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Dr. Joanne Meier

Along with her background as a professor, researcher, writer, and teacher, Joanne Meier is a mom. Join Joanne every week as she shares her experiences raising her own young readers, and guides parents and teachers on the best practices in reading.

You can't let your failures define you

September 8, 2009

"You can't let your failures define you — you have to let them teach you. You have to let them show you what to do differently next time." What an important and powerful message for students from President Obama.

Persistence and perseverance are particularly important traits for students who struggle in school. The willingness to try, try, try and try again is so important. It's the motivation to do the repeated, guided, well crafted practice that can help students make the progress they need to make to learn to read. When I taught second grade, one of my favorite text sets was one I built around the theme of persistence.

What was in my text set on persistence? Here are five of the titles. What titles can you add?

Obviously, the Little Engine That Could. There wasn't anything fancy about my version, either. Just a familiar tale that started the theme off well.

Amazing Grace is the story of a beautifully imaginative black girl who desperately wants to play the role of Peter Pan in the school play. Undeterred by classmates' remarks, "Peter is a boy. You are a girl," and others, Grace perseveres and inspires others.

Kitten's First Full Moon by Kevin Henkes. Cute, cute pictures and an adventure tale about a kitten who mistakes the moon for a bowl of milk. With a happy ending and classic Henkes appeal, a fun addition to the set.

The Carrot Seed. Classic tale of a little boy who plants a carrot seed and waits patiently for it to grow. This book was a great addition to the text set for years when the kids read the books (in contrast to using them as read alouds) because of its lower readability.

Tillie and the Wall. The story of the youngest mouse who is determined to see whats on the other side of a long, high wall. Through her determination and smarts, Tillie makes it to the other side. Beautiful pictures, well told. A wonderful read aloud.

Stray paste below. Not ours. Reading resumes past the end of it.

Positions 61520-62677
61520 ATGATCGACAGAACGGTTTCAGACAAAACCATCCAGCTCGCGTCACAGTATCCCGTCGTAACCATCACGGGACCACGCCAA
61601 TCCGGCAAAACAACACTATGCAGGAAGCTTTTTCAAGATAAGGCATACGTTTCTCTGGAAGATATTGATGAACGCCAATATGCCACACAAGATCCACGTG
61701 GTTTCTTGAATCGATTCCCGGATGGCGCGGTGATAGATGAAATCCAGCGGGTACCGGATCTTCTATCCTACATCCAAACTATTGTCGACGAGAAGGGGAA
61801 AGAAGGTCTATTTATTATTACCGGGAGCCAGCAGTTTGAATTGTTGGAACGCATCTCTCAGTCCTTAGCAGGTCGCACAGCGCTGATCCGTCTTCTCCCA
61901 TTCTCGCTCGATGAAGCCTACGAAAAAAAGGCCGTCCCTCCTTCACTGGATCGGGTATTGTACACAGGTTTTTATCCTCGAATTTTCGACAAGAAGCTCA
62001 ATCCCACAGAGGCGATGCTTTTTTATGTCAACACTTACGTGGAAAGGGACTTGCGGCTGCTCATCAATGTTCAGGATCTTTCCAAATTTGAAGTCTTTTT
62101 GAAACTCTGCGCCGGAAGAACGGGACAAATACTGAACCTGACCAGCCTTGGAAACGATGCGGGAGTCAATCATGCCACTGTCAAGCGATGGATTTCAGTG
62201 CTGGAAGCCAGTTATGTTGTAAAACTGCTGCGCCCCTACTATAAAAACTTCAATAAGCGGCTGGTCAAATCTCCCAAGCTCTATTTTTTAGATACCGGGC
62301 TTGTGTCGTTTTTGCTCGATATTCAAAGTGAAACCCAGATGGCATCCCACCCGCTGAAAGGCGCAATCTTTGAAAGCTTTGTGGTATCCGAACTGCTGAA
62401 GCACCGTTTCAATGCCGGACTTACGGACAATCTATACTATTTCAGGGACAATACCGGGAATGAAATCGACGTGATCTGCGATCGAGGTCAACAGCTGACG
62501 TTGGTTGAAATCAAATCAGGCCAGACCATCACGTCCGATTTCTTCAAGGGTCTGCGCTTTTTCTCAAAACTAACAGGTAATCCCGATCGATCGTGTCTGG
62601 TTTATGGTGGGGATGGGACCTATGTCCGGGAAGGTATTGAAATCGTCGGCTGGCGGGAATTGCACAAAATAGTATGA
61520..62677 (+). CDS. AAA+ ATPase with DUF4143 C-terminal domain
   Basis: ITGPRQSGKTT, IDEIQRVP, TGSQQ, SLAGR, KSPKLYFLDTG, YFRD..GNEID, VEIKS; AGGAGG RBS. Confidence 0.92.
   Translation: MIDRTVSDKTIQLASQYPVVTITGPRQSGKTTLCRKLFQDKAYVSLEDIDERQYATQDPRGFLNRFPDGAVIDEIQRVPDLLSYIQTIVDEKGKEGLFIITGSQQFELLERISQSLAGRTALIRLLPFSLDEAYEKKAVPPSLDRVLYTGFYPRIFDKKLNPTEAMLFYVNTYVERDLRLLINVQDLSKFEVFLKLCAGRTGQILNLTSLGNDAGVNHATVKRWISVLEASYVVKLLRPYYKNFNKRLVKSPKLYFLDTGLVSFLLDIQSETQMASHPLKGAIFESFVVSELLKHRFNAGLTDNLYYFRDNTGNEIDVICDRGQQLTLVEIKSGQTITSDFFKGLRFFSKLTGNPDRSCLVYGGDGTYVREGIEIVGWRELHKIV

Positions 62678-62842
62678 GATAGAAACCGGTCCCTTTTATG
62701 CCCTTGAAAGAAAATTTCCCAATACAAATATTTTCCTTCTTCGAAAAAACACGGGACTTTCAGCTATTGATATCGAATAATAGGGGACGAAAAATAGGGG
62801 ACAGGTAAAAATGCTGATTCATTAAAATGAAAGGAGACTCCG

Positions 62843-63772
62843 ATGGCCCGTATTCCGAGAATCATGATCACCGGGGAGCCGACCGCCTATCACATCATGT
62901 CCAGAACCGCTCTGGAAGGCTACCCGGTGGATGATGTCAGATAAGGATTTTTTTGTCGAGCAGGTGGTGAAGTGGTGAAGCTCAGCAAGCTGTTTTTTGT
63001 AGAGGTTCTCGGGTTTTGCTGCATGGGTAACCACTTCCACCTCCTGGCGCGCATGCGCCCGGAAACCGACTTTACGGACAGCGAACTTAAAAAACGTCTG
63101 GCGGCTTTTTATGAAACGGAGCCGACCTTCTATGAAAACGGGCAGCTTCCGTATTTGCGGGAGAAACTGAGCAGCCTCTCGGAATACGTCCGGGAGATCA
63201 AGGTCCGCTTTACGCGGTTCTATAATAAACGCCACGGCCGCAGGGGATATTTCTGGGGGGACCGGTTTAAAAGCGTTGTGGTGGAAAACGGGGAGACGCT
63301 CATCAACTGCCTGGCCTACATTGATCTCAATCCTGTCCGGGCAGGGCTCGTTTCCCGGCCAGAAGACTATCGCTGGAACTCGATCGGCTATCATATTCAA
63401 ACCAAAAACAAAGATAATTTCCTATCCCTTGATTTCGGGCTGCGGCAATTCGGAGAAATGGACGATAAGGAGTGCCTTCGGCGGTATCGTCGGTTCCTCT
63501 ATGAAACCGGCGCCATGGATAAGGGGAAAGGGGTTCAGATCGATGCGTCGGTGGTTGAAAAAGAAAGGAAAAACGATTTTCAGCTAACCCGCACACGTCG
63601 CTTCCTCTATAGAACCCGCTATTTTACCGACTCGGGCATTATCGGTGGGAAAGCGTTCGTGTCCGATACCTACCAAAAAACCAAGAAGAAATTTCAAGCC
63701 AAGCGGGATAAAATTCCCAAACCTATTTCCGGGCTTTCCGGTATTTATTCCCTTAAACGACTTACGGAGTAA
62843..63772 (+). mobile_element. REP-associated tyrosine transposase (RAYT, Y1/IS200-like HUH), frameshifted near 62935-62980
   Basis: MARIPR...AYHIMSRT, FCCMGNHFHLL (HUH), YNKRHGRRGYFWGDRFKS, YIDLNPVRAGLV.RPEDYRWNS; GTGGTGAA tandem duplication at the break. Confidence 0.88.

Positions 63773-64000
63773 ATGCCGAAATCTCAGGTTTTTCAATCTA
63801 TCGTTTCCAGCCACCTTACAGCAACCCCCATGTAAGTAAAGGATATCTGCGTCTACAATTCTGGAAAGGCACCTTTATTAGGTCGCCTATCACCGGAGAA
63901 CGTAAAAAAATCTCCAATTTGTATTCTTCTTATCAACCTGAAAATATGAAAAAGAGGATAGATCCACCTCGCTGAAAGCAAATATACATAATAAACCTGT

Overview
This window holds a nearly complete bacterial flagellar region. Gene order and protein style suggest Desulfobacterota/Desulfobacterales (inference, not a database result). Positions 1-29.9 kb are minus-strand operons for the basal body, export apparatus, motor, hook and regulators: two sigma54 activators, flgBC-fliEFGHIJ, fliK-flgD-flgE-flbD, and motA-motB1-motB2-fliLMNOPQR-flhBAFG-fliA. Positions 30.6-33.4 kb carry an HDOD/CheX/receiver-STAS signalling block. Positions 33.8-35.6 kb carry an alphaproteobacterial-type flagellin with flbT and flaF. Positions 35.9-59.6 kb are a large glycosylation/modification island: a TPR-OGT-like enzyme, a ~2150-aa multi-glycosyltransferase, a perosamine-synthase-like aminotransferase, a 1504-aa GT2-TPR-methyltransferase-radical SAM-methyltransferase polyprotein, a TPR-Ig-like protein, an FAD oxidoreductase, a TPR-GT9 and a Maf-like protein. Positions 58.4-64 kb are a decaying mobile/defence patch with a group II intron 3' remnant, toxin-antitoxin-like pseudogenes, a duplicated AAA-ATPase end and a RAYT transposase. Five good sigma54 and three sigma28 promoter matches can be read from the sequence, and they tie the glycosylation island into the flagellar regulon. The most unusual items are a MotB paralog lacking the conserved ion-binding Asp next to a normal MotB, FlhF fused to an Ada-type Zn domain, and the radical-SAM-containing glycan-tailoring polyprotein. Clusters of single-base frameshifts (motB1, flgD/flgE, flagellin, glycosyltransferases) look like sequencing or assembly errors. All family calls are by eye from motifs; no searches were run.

Do you have any titles to add to the text set?

Comments

When I taught third grade, the students read biographies of famous Americans. So many of the famous Americans had to be persistent to overcome obstacles in their lives. Some of the biographies that they read were on Helen Keller, Rosa Parks, Abraham Lincoln, Neil Armstrong, Michael Jordan, just to name a few.

So many great books come to mind. Here are just a few:WeslandiaSalt in His ShoesEleanor, Quiet No MoreOh, The Places You'll Go!The DotIshMiss RumphiusThe Art LessonI think you've inspired me to write my own blog post! I found President Obama's speech to be inspiring as well.Thanks!

Chowder by Peter BrownThis is a very funny tale about a misfit bulldog who doesn't give up in his quest to make friends

I love all these suggestions! I'm writing them all down for the next time I teach this unit. Melanie: A text set is nothing more than a collection of books. They can be grouped by theme (as in this example), illustrator, author, genre, topic, etc. When using text sets, teachers can differentiate the reading level within the text set but can still have all students reading on the same topic.

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"Children are made readers on the laps of their parents." — Emilie Buchwald